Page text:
1. I didn't even mention my nationality.
2. Right in my post I explained, why growing up in Europe might change perspective, since we're surrounded by old structures still in use.
3. To extend on this point: I do believe that the thinking here is a bit different when it comes to longevity of buildings. Hence why most homes here are made out of bricks or concrete with heavy foundations and a cellar, while the typical American home seems to be built out of wood and doesn't have a cellar. The abundance of land is probably heavily factoring into this, so more people can afford to buy land and build a house on it.
 E.g. Switzerland, my home country, has a home ownership of only 34% vs. 67% in the USA.
The Bridge started carrying train traffic 6 years after it opened so I am not sure today's loads are any lighter.
The original design with the welded joints would have allowed the building to withstand the corner winds, but it was replaced by bolts because builders thought it was overkill. Perhaps the consensus (or law?) should be to build with at least 2-3 times the calculated resistance, with only some justified exceptions.
Buildings would cost way more, but Intuitively it wouldn't be a bad thing (they would last longer and they would a bit less of a "mine's bigger" attitude)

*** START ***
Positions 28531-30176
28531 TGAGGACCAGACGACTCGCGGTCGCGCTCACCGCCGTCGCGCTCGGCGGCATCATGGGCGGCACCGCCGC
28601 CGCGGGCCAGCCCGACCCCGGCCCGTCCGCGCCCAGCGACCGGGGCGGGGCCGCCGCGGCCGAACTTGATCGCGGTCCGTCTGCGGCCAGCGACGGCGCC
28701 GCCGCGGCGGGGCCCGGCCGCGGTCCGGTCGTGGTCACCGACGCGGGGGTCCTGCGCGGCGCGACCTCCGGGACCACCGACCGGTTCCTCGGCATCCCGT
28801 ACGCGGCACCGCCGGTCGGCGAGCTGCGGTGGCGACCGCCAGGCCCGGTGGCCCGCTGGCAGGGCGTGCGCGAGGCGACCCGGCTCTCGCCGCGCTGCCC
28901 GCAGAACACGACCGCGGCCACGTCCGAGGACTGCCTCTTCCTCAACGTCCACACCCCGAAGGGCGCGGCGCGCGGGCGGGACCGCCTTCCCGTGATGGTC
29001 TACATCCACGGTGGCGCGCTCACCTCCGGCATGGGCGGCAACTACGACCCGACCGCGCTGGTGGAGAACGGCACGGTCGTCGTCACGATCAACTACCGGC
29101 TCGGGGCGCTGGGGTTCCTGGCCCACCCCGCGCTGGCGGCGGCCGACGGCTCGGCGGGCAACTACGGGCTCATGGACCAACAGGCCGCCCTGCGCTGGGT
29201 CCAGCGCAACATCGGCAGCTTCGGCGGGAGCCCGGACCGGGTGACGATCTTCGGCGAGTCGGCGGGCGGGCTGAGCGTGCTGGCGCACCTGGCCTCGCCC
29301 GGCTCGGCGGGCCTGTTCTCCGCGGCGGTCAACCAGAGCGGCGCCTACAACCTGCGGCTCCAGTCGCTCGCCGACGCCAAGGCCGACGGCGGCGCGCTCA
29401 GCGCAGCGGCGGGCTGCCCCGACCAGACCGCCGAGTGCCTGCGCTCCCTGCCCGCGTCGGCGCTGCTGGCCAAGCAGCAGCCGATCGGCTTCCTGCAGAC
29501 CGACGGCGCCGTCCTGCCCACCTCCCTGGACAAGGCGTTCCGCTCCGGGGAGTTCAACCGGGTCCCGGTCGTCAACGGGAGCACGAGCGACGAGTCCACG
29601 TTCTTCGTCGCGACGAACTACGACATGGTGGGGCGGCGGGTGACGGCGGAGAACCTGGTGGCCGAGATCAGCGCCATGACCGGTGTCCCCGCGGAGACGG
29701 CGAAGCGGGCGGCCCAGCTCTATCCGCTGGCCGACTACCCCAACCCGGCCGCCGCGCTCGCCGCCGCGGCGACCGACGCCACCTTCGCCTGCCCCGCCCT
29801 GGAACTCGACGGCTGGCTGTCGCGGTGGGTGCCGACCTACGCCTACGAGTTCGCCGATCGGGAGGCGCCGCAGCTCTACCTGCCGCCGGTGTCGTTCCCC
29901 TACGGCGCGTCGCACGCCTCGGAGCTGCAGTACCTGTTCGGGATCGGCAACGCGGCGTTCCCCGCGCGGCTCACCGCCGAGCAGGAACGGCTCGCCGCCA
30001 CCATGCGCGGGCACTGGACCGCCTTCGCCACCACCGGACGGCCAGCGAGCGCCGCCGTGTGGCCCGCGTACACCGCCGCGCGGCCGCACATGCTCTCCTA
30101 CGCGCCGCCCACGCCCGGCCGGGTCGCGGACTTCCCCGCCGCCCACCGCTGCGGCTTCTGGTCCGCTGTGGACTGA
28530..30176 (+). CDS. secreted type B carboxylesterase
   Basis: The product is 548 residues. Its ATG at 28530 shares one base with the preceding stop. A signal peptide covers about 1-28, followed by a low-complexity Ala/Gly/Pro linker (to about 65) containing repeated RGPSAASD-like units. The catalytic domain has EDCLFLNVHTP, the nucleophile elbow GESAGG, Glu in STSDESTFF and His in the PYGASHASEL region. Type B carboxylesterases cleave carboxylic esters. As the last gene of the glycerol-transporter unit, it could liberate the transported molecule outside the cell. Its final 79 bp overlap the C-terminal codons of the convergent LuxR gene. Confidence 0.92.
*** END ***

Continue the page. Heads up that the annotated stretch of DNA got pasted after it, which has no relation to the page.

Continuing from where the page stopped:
No combination of factors approaches anything near what you would call a safety factor of 6. Typically things are designed with an analogous safety factor of 2.5 or less.
This isn't to say that higher factors of safety aren't possible, it's just that they're not worthwhile. We can design for anything. We just can't pay for it most of the time.
It also reminds me of the Mars Climate Orbiter. http://en.wikipedia.org/wiki/Mars_Climate_Orbiter
Apparently it costed $8 million to repair.
I'm sure the CCTV building is safe, but I get a small panic attack just thinking about walking or jumping up and down in that overhanging corner of the building.
How did they fix it? The article says they "welded" but doesn't say what was added to increase the strength of the building.
This is much more comprehensive and interesting than the source linked in OP and elsewhere.
I discovered this a few years back while doing some reading for an ethics class, and was fascinated by it.